A whiskey renaissance

Leiper’s Fork Distillery

With small-batch products “poured with heart and soul”, Leiper’s Fork Distillery is helping create a rebirth in Tennessee artisan whiskey-making

Whiskey has been made in Tennessee for centuries, although not always legally. While the history of whiskey-making in the state can be dated to the arrival of the first Scottish and Irish settlers, that process was interrupted for 100 years when, bar a few counties, distilling was banned in Tennessee between 1909 and 2009. One of the first distilleries to open following the repeal of prohibition was Leiper’s Fork Distillery, which uses local ingredients and traditional techniques to produce small-batch premium whiskey.

“When we opened in summer 2016, we became the first new distillery in Williamson County for 150 years,” says Proprietor and Distiller Lee L Kennedy. “We are located just south of Nashville and have a passion for making quality handcrafted whiskey. We’re very small volume at 25,000 gallons per year and are true to the traditions of Tennessee.”

Lee first explored those traditions as a teenager, when he hid a 10-gallon illicit still in his mother’s basement. The results were satisfactory – he didn’t blow anybody up or poison them, he jokes – but now he is distilling more respectably, having built a timber-framed distillery housing a swan-neck whiskey still and cypress fermentation tanks on his 27-acre Tennessee farm. Lee is of Scots-Irish descent and wanted to reflect that heritage in the whiskeys made by Leiper’s Fork, which include a classic Tennessee whiskey, a bourbon and a rye – the three drinks traditionally made in the state. He also produces a white rye and a white whiskey called Old Natchez Trace, which is unaged but filtered through a layer of sugar maple charcoal before it goes into the barrel. Again, it is a tribute to the history of frontier distilling. The aim is to resurrect the rich lost history and heritage of small-batch whiskey production in Williamson County, creating authentic premium whiskeys on site with local GMO-free grains and pure limestone-filtered water.

“I have always said that wherever you have limestone-filtered water, access to grain and Scots-Irish people, you will find whiskey being made,” says Lee. “For many years before prohibition, the four principal whiskey-producing regions in the world were Scotland, Ireland, Kentucky and Tennessee. We use some of the same Old World techniques and equipment as those used for Scotch whisky. We use pot stills, we do batch distillation and we use locally grown grains from within a five-mile radius of the distillery.”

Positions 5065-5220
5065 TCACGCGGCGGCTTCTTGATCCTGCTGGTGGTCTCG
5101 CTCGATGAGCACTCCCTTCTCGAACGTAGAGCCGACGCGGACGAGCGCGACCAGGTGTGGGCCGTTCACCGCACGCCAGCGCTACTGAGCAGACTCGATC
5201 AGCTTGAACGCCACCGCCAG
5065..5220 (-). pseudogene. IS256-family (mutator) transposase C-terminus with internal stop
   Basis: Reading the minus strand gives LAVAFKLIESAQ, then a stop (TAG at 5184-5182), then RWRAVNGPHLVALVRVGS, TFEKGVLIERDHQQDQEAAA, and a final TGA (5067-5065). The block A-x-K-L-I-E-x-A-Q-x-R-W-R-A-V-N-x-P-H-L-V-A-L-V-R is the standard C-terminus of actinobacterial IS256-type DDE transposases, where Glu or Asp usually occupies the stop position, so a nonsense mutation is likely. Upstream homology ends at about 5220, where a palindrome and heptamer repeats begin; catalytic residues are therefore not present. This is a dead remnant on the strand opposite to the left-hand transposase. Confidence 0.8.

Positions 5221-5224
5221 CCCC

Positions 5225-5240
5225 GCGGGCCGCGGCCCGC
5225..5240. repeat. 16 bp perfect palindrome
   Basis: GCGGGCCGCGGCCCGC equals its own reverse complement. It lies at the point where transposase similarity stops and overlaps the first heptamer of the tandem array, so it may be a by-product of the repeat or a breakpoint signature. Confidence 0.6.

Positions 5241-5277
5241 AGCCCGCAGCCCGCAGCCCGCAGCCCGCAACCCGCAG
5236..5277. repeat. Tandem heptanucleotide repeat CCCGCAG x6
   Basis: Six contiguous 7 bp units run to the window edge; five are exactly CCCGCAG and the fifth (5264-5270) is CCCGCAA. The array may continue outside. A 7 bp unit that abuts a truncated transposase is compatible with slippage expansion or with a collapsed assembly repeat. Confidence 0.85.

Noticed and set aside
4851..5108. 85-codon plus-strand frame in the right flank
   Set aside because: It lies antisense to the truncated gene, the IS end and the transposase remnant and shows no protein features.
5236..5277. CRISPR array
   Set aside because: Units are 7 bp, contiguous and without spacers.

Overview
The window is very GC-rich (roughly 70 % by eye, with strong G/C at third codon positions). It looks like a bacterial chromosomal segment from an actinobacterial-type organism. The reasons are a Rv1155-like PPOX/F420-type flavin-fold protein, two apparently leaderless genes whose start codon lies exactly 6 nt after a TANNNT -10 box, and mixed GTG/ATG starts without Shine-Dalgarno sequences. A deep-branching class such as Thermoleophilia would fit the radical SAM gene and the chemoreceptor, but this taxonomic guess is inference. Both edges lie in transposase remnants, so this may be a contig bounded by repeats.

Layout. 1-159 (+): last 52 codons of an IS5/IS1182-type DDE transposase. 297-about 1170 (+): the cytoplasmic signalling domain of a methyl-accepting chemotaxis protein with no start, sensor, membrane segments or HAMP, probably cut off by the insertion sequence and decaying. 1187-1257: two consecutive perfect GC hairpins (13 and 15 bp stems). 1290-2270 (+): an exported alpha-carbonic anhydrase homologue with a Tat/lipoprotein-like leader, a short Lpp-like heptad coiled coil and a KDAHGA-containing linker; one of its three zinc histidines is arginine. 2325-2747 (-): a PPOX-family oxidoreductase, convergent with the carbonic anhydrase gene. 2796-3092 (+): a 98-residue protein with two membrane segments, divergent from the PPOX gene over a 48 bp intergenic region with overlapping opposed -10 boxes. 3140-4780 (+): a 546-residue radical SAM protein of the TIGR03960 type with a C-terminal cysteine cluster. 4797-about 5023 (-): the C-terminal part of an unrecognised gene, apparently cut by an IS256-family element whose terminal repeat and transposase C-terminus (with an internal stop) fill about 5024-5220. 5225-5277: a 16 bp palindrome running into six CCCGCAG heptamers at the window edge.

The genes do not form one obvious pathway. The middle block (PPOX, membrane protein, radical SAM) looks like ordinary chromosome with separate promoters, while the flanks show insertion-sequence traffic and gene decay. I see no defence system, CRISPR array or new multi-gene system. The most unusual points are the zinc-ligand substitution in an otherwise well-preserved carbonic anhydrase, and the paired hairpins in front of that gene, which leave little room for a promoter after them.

The drinks are distinctive. Leiper’s Fork Tennessee Whiskey has a complex palate of caramel, red berries and spice that evolves as it rests. Leiper’s Fork Bourbon is soft and sweet, with a delicate palate of vanilla and butterscotch. Leiper’s Fork Straight Rye is restricted to 50 barrels per year and has a full-bodied, complex flavour, with vanilla and molasses giving way to a sweet spicy body of cinnamon, caramel, apple and dark chocolate.

This is an exciting time for American whiskey. While the plan is to remain regional – Tennessee, Kentucky, Georgia, Texas and Washington DC – Kennedy is targeting specific overseas markets, such as London, where awareness is growing about the exceptional standard of small-batch whiskey created in the US. “In the UK, there’s a burgeoning appetite for American whiskey and we see such potential there,” says Lee. “Ours is a passion project. Whiskey is a very emotional experience and we take a lot of pride in our production. Everything is handcrafted and there’s great attention to detail at every level, with that deep respect for the past.”